U.S. Appeals Court Reinstates Tennessee Law Banning Medical Procedures for Transgender Youth


An appeals court in the United States has ruled that a Tennessee law, which prevents doctors from offering medical treatments like puberty blockers and surgery to transgender-identifying minors, can be implemented immediately.

The U.S. Court of Appeals for the Sixth Circuit determined that the advocacy groups challenging the law failed to demonstrate a high probability of success in proving that it violated the U.S. Constitution. By a vote of 2-1, a three-judge panel overturned a previous ruling that had halted the enforcement of the law during the legal challenge.

“[W]hile the challengers do invoke constitutional precedents of the Supreme Court and our Court in bringing this lawsuit, not one of them resolves these claims,” Judge Jeffrey Sutton, writing the opinion for the three-judge appeals court panel, noted. “In each instance, they seek to extend the constitutional guarantees to new territory.”

Judge Sutton also cautioned against judges tampering with a contentious and novel subject of medical debate by interpreting an unalterable federal constitution to dominate the issue.

“Parents, it is true, have a substantive due process right ‘to make decisions concerning the care, custody, and control of their children’,” he added. “But the Supreme Court cases recognizing this right confine it to narrow fields, such as education… and visitation rights. No Supreme Court case extends it to a general right to receive new medical or experimental drug treatments. In view of the high stakes of constitutionalizing areas of public policy, any such right must be defined with care.”

Tennessee’s legislation is part of a growing trend among Republican lawmakers to impose stricter regulations on medical procedures provided to transgender minors. Advocates for the law argue that it is necessary to safeguard minors from potential long-term harm, while medical associations maintain that gender-affirming care can be crucial for saving lives. The law prohibits any medical procedure performed with the intention of assisting a minor in transitioning to a gender different from their biologically determined sex.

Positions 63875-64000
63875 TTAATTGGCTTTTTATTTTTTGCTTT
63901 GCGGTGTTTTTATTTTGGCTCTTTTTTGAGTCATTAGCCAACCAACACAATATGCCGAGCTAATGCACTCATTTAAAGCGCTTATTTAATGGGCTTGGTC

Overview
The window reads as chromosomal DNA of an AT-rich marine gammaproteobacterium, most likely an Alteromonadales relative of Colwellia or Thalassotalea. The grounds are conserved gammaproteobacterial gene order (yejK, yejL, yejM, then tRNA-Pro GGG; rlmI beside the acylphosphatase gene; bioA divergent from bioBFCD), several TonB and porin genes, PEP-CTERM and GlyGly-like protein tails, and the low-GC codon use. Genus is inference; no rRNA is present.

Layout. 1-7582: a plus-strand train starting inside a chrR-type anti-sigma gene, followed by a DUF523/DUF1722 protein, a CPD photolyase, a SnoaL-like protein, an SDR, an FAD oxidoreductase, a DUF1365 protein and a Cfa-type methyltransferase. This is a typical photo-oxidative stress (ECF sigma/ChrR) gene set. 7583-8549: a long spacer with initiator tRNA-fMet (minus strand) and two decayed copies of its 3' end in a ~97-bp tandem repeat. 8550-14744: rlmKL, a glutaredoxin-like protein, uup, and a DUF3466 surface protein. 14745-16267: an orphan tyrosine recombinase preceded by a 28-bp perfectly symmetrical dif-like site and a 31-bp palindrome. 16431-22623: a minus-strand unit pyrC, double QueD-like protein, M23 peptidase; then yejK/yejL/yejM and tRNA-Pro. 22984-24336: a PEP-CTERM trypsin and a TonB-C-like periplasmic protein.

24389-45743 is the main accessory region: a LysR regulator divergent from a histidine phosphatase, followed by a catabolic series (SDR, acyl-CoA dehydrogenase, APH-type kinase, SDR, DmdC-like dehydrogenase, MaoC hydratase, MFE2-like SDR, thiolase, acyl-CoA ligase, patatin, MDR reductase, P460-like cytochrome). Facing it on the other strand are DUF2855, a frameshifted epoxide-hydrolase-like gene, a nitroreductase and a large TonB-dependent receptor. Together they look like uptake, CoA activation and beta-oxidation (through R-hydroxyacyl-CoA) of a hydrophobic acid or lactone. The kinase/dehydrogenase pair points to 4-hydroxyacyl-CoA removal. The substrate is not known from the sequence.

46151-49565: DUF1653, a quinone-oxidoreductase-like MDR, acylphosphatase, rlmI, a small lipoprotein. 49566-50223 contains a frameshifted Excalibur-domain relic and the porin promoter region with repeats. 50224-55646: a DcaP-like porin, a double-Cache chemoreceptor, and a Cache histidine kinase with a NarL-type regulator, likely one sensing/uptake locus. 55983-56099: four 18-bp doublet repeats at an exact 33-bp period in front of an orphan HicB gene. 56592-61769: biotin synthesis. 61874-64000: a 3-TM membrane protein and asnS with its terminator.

Previously, federal judges had prevented five similar laws from being enforced, deeming them in violation of the constitutional guarantee of equal protection under the law. However, the appeals court’s recent decision suggests that matters pertaining to controversial medical procedures provided to minors are best resolved by state legislatures unless a clear violation of the Constitution is demonstrated.

Judge Helen White expressed her belief that Tennessee’s law is likely to be considered unconstitutional due to it being of a purportedly “discriminatory” nature. Judge Sutton emphasized that the appeals court aims to issue a final ruling on the law by September 30 and acknowledged that initial perspectives may be subject to revision.

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This article contains commentary which reflects the author’s opinion.

Las Vegas News Magazine

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